The Vandalia Leader

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Farber volunteer fire fighters need you

Posted on Thursday, February 15, 2024 at 9:12 pm

By Brandie Gay

It’s important for the public to know how difficult a grind it is for volunteer fire departments when facing response, recruitment and retention issues.

Although there are pockets of strong volunteer departments in growing communities across the country, it’s safe to say that the majority struggle with these issues.

If they can fill their roster—and I do mean if—response still usually is poor at certain times of the day and/or on certain days of the week. It has become almost impossible to retain long-term members, whether they are dismissed for not meeting requirements or they leave on their own because of burnout.

Information from the Firehouse site states that, in the 1990s and before, it was very easy to become a volunteer firefighter. Most states required little training before new members rolled out on their first call.

These volunteer departments responded only to fires, alarms and, possibly, some automobile extrication. Continuing education outside of regular department meetings was all but nonexistent and wasn’t a requirement.

The story continued with the run volumes. They were significantly lower than they are today, and they were so manageable that local business owners were more than happy to allow their employees who were volunteers to leave for emergencies. In these times, “the culture” was created.

These were the glory days of the volunteer fire service. These were the days when business owners and politicians were members of the local volunteer fire department.

People asked, “What can I do for my community?” not “What can my community do for me?” What it takes to join the department went from hours of training to multiple grueling days per week for several months.

Run responses started to change from strictly fires/alarms and extrications to include medical, hazmat and several other types of specialty responses. Because of the new responses and a busier world, run volumes started to increase dramatically.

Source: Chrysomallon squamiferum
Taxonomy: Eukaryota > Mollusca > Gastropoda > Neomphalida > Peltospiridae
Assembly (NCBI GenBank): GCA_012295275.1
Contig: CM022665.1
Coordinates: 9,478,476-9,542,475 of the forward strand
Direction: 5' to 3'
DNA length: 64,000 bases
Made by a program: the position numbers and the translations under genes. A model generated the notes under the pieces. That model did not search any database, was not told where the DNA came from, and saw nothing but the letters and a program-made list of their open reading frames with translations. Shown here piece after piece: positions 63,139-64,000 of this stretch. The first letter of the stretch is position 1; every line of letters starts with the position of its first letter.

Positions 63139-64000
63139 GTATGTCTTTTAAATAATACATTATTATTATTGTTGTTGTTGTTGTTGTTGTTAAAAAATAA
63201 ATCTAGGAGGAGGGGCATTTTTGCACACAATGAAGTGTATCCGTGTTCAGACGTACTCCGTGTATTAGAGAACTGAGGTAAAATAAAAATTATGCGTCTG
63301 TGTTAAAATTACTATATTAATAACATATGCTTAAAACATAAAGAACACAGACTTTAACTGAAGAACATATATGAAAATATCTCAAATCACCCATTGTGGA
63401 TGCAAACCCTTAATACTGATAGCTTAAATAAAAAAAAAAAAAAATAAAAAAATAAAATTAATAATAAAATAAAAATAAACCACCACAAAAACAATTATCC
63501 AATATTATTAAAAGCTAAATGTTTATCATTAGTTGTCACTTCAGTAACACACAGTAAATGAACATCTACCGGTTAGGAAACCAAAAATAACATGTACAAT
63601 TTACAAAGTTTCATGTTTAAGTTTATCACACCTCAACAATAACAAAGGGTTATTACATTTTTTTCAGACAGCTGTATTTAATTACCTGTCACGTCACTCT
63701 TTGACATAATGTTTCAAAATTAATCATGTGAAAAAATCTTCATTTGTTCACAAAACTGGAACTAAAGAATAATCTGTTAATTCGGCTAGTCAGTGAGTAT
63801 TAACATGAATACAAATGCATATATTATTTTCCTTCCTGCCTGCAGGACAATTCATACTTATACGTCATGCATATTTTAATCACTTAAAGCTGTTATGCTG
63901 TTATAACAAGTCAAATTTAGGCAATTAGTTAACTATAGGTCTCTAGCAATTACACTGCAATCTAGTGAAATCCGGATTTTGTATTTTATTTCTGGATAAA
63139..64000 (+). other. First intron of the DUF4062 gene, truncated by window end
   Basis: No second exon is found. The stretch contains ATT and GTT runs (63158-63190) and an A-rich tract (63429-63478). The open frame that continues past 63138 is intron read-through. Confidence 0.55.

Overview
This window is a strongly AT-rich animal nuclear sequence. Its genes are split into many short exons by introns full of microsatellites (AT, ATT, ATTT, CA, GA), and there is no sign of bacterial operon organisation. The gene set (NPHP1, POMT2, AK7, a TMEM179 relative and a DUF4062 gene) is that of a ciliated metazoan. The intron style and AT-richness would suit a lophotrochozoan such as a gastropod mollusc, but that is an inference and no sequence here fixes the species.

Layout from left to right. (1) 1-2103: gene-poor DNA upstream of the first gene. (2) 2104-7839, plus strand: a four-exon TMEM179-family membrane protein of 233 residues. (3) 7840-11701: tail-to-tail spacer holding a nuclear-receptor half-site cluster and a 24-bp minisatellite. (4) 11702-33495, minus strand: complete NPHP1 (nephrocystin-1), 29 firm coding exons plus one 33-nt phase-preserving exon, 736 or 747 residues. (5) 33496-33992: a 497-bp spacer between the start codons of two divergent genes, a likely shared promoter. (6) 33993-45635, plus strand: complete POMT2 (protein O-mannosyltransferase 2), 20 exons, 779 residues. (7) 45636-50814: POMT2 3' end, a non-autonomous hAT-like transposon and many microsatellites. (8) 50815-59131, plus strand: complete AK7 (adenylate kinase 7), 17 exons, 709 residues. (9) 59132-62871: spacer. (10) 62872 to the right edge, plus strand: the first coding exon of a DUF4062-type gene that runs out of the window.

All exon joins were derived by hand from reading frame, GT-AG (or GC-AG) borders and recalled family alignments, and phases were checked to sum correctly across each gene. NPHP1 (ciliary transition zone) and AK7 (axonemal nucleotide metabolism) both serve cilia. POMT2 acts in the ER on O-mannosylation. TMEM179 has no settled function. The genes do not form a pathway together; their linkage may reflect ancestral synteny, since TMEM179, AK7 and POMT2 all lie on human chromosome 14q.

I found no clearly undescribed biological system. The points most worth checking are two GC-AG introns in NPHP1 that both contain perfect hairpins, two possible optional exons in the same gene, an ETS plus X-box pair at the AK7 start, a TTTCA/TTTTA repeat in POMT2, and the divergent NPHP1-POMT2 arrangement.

The large increase in run volume became a burden for businesses to allow employees who were members to leave work for emergencies. Training requirements went from a monthly meeting to never-ending in-person and online commitments.

All firefighters, whether paid or volunteer, must get 218 hours annually to maintain ISO standard requirements.

Volunteers are asked to do this on top of a full-time job, a family, hobbies and, oh yeah, children’s activities—the same activities that used to be in the local area and only lasted a couple of months that now are year-round and require travel all over the state and sometimes farther.

The pace of human lives in the glory days of the volunteer fire service aren’t even remotely comparable with that of today, but yet, as a volunteer fire service/community government, they are still expected to be.

Citizens still expect 20 or more volunteer firefighters to spring into action when the alarm sounds to save the day.

The Farber Volunteer Fire Department is trying to raise enough money to pay for their new fire truck and new equipment. According to Harold Williams, firefighter, Farber has received an ISO of five down from a six.

This determines what the homeowner pays for insurance. As Williams said, one of the greatest needs for the Farber Fire Department is VOLUNTEERS.

Prospective volunteers who want time away from your family, eat cold meals, train to be a hero, wear cool gear and drive a big red truck, call Williams at 573-594-3521 or Gary Stubblefield at 573-721-1877.